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I think somebody here won it. It makes me realise that I really did steal my Rad 124 98/48.
 

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Yes a member here thank goodness!..Cant wait for him to post it.. what an interesting and hard to find rifle...A cupped buttplate with a finger grooved stock?? And whats with the hole in the front site base?

Good score!! congrats : )
 

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German stock, definitely, yes. Started out as a gew 98, didn't it? It was refurbed 1950 or later as proven by the /48 added to the side rail. The Yugos used the nomenclature but did not mark it on the rifles prior to 1950.
Very nice find and he paid for it. But I understand that. I have another rifle to post myself and it was not cheap!
 

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I have found a 98/48 on gunbroker but am not interested in it. It starts at $205.00 The bolt's serial number has been ground off. and it looks to be reworked with a 1.TRZ marking in the stock. PM me if you cant find it and I will give you auction number.
 

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Yes a member here thank goodness!..Cant wait for him to post it.. what an interesting and hard to find rifle...A cupped buttplate with a finger grooved stock?? And whats with the hole in the front site base?

Good score!! congrats : )
I did not notice the finger grooves until you mentioned them. Who made Mauser stocks like that back then?
 

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I dont think anyone made them with cupped buttplates..Czech Fingergrooved full length action stocks could be VZ24 and earlier VZ23

We know they used VZ24 stocks in the M24/52c and also VZ23 stocks for a group of Yugo refurbs I call the "W prefix mystery rifles"...These W prefix rifles are mentioned in Ball's 4th edition but since the printing I've discovered quite a few more details on them..One detail is that the Yugoslavs manufactured/Modified many variations of stocks for them not just the VZ23

At any rate we know they could produce a new stock for the K98 and have produced many "mutt" stocks...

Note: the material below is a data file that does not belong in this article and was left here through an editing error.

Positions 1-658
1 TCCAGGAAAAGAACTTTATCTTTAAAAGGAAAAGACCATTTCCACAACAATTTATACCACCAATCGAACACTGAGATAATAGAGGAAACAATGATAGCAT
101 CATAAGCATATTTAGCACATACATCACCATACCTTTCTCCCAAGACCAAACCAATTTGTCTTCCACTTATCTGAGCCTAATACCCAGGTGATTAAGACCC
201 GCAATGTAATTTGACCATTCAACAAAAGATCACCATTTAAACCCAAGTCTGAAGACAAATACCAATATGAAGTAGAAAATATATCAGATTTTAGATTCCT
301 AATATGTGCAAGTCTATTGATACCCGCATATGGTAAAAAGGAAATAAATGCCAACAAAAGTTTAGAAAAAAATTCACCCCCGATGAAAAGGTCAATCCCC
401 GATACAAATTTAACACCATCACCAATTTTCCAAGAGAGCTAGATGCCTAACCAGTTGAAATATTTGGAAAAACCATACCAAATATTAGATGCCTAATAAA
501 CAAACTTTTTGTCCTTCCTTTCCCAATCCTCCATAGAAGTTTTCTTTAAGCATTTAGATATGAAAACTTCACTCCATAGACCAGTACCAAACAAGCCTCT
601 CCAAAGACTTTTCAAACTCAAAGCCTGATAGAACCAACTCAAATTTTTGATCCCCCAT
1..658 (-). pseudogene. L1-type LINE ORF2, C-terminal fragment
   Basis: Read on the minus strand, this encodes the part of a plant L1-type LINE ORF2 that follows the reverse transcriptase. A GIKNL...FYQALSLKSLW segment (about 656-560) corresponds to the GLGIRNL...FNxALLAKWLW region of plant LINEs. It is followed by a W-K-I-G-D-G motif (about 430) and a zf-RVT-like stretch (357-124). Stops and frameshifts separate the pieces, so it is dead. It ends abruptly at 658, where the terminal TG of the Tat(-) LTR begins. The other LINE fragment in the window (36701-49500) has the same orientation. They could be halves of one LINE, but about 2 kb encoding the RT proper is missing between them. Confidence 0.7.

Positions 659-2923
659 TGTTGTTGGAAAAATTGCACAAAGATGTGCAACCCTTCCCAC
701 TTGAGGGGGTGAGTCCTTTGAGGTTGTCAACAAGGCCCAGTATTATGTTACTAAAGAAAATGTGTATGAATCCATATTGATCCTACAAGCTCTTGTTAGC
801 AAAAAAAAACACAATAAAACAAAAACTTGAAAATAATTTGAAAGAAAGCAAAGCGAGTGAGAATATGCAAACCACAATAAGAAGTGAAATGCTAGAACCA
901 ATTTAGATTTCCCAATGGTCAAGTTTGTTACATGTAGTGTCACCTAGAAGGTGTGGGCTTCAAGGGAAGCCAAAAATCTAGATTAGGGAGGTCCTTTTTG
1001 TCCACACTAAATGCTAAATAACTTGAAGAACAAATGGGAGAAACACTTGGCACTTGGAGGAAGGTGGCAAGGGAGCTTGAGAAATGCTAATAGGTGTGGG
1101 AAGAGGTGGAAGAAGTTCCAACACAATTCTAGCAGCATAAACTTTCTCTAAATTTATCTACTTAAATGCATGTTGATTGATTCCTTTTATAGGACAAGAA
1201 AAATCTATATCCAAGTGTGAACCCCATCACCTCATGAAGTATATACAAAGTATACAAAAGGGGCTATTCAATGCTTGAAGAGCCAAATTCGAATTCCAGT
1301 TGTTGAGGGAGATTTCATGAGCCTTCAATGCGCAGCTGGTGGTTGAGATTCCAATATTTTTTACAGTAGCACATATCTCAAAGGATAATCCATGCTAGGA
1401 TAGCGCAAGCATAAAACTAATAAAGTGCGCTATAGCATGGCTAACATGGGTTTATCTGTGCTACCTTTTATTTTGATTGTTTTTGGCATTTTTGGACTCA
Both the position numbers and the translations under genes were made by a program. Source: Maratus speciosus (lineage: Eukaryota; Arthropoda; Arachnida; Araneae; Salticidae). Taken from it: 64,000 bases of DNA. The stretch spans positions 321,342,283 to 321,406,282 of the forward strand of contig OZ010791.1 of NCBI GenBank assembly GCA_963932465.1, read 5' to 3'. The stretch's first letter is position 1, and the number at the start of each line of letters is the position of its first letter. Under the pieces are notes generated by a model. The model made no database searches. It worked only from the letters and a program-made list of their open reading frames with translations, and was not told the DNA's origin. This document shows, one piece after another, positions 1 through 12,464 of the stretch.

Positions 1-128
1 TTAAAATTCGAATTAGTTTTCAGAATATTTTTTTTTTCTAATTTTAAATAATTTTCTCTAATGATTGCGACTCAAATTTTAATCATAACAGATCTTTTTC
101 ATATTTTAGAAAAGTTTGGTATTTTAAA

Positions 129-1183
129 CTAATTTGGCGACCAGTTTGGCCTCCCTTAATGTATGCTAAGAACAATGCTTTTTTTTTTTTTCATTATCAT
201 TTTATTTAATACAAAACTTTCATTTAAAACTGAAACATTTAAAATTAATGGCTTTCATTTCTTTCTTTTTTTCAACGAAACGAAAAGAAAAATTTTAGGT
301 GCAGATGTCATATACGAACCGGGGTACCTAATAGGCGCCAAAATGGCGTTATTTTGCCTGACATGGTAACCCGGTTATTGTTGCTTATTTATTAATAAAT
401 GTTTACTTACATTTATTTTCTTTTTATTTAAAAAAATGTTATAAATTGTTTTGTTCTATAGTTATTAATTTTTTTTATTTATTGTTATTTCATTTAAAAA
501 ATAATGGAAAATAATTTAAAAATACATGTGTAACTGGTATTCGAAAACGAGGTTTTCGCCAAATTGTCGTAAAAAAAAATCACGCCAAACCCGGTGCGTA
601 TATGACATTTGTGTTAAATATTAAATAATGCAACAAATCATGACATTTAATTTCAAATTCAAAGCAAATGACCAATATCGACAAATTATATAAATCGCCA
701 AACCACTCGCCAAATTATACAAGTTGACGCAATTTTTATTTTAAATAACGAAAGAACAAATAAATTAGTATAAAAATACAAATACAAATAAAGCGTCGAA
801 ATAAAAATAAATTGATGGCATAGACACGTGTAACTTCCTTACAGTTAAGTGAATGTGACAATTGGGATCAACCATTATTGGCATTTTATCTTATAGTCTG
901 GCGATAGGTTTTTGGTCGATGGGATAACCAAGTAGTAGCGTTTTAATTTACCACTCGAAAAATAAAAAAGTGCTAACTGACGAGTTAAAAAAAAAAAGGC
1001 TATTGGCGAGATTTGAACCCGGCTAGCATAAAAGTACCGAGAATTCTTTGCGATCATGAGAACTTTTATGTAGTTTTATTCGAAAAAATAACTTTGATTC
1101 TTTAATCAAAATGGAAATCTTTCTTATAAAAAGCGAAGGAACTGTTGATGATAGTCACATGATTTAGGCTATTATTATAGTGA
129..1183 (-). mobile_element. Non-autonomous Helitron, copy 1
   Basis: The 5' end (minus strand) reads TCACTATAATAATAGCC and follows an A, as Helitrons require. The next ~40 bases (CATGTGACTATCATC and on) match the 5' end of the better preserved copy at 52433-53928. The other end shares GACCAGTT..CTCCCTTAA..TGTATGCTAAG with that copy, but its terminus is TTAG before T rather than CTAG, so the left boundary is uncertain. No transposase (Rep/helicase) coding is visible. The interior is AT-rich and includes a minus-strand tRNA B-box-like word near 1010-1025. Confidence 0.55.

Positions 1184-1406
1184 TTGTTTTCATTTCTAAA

"My Theory of the day"..Based soley on picture 18 where I think I see the hole indicating there was once a front band retaining spring on the other side:

This stock was a VZ24 Captured by the Germans who added the sling slot and bolt takedown to butt and even possibly the cupped buttplate..It was then modified by the Yugoslavs to house the K98 action found in it today..I just dont see the Germans putting a K98 into a VZ stock
 

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Yup good eye..Not a VZ24 then.. so much for that theory : )..

but the G24(t) has a full handguard also?..Theres another thread over to the K98 forum where some of the German mauser guys are commenting also

What a great find!..this is a fun one for sure..(Sorry a bit Yugo obsessive)
 

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This stock was a VZ24 Captured by the Germans who added the sling slot and bolt takedown to butt and even possibly the cupped buttplate..It was then modified by the Yugoslavs to house the K98 action found in it today..I just dont see the Germans putting a K98 into a VZ stock
Vz- K98- both standard length actions, so either way it would be a drop in fit. right? Why wouldn't the Germans fit a K98 into a vz stock. Surely at some point some armorer needed to come up with a complete weapon without a sound stock ready to hand?